The Largo branch of the Maryland Motor Vehicle Administration should shut down after an employee recently died of COVID-19 and four other workers tested positive, the Prince George’s County executive says.
Jyri Erik Kork was considered the life of his workplace at the Largo MVA branch, his stunned coworkers told News4.
“The person who passed was our jokester and we send our condolences to his family,” Walter Powell, an MVA employee and shop steward said.
Prince George’s County Executive Angela Alsobrooks said the facility, which remains open, should close for now.
“I would like to see it shut down until we can make everyone comfortable, including the employees who are there,” she said.
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The state did not tell her office about the outbreak at the MVA branch until Tuesday night, she said.
“If we knew about it, we absolutely would have notified the public. We don't want anyone in any space that is unsafe without their knowledge,” Alsobrooks said.
Workers at the Largo MVA branch did their own contact tracing to figure out there was a problem, said Stuart Katzenberg of the American Federation of State, County and Municipal Employees (AFSCME), the largest union for state workers.
Our members started getting sick and called each other because they were not being contacted by the state or the state contract tracers,” he said.
“Our members have a right to know if they are working in a sick, dangerous workplace and that isn't happening,” Katzenberg added.
Kork’s coworkers are in self-quarantine after his unexpected death. Powell said he is among the workers staying home for now.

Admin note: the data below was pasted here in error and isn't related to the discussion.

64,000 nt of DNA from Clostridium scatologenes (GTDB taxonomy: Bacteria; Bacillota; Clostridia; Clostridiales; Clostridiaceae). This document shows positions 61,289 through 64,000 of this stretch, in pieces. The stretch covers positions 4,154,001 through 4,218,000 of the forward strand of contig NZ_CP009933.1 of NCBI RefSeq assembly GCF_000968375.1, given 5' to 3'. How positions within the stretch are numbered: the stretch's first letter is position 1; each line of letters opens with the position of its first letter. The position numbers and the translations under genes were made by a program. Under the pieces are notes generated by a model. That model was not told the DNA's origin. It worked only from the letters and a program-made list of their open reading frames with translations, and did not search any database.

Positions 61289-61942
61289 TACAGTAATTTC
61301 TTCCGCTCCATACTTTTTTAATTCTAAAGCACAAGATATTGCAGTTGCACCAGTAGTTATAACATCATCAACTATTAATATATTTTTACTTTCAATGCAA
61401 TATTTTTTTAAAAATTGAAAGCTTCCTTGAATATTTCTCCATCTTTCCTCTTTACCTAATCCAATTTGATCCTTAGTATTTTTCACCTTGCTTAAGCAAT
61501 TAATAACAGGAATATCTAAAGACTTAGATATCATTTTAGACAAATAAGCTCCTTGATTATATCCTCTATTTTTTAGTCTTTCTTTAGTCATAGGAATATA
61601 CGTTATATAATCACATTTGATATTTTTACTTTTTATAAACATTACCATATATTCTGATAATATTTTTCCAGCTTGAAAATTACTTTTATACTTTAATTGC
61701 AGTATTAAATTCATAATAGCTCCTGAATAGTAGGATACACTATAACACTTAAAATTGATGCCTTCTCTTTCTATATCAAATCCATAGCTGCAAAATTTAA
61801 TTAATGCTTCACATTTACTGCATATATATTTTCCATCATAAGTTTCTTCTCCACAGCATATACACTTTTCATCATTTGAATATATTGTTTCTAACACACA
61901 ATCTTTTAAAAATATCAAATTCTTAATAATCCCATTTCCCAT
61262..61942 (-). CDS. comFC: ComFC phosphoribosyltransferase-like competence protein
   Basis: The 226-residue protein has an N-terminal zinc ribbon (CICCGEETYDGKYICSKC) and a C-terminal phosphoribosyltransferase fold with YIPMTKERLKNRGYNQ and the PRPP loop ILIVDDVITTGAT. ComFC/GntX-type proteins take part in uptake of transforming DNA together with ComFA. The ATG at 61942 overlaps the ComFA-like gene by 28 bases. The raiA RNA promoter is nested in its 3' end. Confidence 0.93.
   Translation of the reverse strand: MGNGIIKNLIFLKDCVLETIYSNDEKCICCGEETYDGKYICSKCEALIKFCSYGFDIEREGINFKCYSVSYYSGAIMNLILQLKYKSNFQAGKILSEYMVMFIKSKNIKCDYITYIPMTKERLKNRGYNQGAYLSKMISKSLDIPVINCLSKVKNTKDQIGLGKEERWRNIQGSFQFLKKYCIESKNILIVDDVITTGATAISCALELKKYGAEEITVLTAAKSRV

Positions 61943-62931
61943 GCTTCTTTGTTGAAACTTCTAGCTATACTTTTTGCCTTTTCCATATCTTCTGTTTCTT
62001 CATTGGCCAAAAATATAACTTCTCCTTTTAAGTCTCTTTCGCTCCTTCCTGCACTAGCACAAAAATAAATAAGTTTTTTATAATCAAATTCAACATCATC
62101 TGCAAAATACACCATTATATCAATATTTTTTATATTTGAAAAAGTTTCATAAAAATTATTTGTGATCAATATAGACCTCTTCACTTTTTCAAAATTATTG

“I am terrified, along with my other employees who are terrified,” he said.
According to a Maryland Department of Transportation MVA spokesperson, the employee who most recently tested positive received their positive test result on Oct. 10. The employee last worked at the branch on Oct. 3.
Cleaning crews thoroughly cleaned and disinfected the Largo facility, the spokesperson said. The Largo branch remains open and customers and staff are required to wear face coverings and participate in a brief health screening and temperature scan when they enter.
“Contact tracing has been underway to determine others these individuals may have been in contact with, and they have been instructed to self-quarantine due to potential exposure,” the spokesperson said in a statement.
When News4 spoke with one would-be customer on Wednesday, he decided to leave after learning about Kork's death and the other diagnoses.
“If the situation causes them to be here, that's not right. They should close it down,” he said.
Katzenberg said there were still too many dangers for MVA employees.
“There has not been enough work done by the administration and MVA and every other facility to make it safe for state employees,” he said.
News4 asked the governor’s office for a comment and response to the union. A spokesperson said in a statement: "MVA is rigorously following all federal and state protocols, offering testing to all employees, conducting contacting tracing to determine close contacts and rerouting customers to other locations."